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Do you know enough about divorce and Social Security?

Anyone going through a divorce will need to address a multitude of items as far as property division is concerned from bank accounts, insurance and retirement accounts to real estate, business interests and household furnishings.

As it turns out, however, there is one item that is frequently overlooked by divorcing spouses during the tumult of the property division process: Social Security benefits.

While it's true that this might not be much of a concern for those divorcing couples who are in their 30s and 40s, it's a much different story for couples who are not too far removed from retirement.

Indeed, this becomes all the more significant when you consider our previous posts discussing how the number of "gray divorces" -- typically defined as those splits involving individuals age 50 or older -- are now on the rise in the U.S.

Am I eligible for Social Security benefits based on my former spouse's work history?

While people are indeed eligible for Social Security benefits based on their ex's work history, this eligibility hinges upon the satisfaction of certain criteria:

  • The couple must have been married for at least ten years.
  • The ex must actually be eligible for Social Security benefits.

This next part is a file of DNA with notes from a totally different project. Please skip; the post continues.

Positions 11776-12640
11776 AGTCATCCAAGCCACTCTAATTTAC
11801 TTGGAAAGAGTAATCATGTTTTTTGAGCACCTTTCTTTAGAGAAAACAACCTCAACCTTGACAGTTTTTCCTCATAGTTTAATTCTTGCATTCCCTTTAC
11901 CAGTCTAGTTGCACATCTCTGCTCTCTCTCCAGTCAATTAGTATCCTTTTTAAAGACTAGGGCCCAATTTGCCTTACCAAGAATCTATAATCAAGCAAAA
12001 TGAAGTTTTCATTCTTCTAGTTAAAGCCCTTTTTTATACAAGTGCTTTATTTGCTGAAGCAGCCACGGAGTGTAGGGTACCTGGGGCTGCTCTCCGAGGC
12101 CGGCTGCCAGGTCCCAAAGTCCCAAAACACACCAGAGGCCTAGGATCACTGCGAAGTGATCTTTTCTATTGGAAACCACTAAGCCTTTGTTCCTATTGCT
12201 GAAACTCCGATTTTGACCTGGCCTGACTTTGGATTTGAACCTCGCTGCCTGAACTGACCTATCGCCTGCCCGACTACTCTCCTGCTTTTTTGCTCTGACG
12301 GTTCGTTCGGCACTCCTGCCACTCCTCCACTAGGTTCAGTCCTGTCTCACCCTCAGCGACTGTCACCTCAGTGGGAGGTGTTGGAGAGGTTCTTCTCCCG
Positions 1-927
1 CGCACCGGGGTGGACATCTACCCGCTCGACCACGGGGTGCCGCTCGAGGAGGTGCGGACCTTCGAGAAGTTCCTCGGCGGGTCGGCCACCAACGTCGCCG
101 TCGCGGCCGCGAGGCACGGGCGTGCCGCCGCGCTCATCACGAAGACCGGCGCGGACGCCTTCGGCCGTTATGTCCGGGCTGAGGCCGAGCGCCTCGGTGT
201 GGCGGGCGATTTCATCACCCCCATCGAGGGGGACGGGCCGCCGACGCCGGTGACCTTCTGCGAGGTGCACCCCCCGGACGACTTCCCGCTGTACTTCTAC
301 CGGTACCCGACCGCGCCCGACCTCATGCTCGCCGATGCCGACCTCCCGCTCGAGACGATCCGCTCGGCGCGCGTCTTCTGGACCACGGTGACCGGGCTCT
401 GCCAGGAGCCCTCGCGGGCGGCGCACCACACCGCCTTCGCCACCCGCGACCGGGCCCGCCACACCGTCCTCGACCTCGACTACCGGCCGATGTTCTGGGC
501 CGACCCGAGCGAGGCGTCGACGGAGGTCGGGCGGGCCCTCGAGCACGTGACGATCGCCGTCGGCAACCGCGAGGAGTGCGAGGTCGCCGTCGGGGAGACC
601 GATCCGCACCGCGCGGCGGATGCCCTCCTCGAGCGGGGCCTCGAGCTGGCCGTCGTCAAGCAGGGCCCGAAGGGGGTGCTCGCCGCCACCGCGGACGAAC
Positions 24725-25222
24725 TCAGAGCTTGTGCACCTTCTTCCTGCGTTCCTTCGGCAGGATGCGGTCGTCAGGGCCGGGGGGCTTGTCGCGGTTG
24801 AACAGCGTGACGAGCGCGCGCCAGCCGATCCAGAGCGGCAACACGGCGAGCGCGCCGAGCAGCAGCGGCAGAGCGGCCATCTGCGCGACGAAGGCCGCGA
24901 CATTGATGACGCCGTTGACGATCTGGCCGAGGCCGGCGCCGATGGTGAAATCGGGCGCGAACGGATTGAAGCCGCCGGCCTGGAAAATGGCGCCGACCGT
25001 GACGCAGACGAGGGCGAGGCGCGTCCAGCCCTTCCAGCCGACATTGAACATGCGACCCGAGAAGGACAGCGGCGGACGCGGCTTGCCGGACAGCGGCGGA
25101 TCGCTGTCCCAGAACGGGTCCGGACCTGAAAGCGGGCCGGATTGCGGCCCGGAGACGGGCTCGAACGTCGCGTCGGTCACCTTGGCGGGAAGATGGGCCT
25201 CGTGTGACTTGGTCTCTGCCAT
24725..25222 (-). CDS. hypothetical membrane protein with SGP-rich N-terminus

• The benefits-seeking spouse must be at least 62 and unmarried.
  • The amount of benefits the benefits-seeking spouse can claim based on their own work history must be less than the benefits they can claim based on their ex's work history.

How does all this factor into the conversation about divorce for older adults?

The most important consideration that older divorcing couples will want to keep in mind is the ten-year marriage requirement. For example, consider the example posed by a 63-year-old wife who is actively considering a divorce from her second husband just weeks before their ten-year wedding anniversary.

Here, if the wife decides to go ahead with the divorce as soon as possible, she could potentially cost herself thousands of dollars in monthly retirement benefits. Conversely, if she waits just a few weeks, this might not happen.  

We will continue to discuss this topic in a future post. In the meantime, consider consulting with a skilled legal professional if you are considering a divorce to learn all about your rights and your options.

Source: KSL.com, "What you should know about Social Security and divorce," Flint Stephens, Dec. 9, 2014 

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